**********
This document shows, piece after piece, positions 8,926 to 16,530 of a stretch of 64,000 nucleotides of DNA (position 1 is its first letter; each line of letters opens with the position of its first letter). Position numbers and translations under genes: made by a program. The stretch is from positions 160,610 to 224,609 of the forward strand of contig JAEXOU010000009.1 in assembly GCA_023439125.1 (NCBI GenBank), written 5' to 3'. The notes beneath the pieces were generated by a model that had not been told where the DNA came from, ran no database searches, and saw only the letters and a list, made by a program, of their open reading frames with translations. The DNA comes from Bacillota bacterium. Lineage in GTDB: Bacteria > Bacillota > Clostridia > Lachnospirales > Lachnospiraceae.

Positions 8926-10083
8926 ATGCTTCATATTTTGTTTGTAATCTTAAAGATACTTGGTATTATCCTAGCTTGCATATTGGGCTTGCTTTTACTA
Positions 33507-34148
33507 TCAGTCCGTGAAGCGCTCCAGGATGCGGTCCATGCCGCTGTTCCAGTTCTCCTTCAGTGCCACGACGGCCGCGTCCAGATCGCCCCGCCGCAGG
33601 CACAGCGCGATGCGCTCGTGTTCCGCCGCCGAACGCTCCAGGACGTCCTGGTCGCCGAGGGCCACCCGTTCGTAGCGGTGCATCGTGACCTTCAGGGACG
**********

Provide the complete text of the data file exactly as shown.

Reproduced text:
This document shows, piece after piece, positions 8,926 to 16,530 of a stretch of 64,000 nucleotides of DNA (position 1 is its first letter; each line of letters opens with the position of its first letter). Position numbers and translations under genes: made by a program. The stretch is from positions 160,610 to 224,609 of the forward strand of contig JAEXOU010000009.1 in assembly GCA_023439125.1 (NCBI GenBank), written 5' to 3'. The notes beneath the pieces were generated by a model that had not been told where the DNA came from, ran no database searches, and saw only the letters and a list, made by a program, of their open reading frames with translations. The DNA comes from Bacillota bacterium. Lineage in GTDB: Bacteria > Bacillota > Clostridia > Lachnospirales > Lachnospiraceae.

Positions 8926-10083
8926 ATGCTTCATATTTTGTTTGTAATCTTAAAGATACTTGGTATTATCCTAGCTTGCATATTGGGCTTGCTTTTACTA
Positions 33507-34148
33507 TCAGTCCGTGAAGCGCTCCAGGATGCGGTCCATGCCGCTGTTCCAGTTCTCCTTCAGTGCCACGACGGCCGCGTCCAGATCGCCCCGCCGCAGG
33601 CACAGCGCGATGCGCTCGTGTTCCGCCGCCGAACGCTCCAGGACGTCCTGGTCGCCGAGGGCCACCCGTTCGTAGCGGTGCATCGTGACCTTCAGGGACG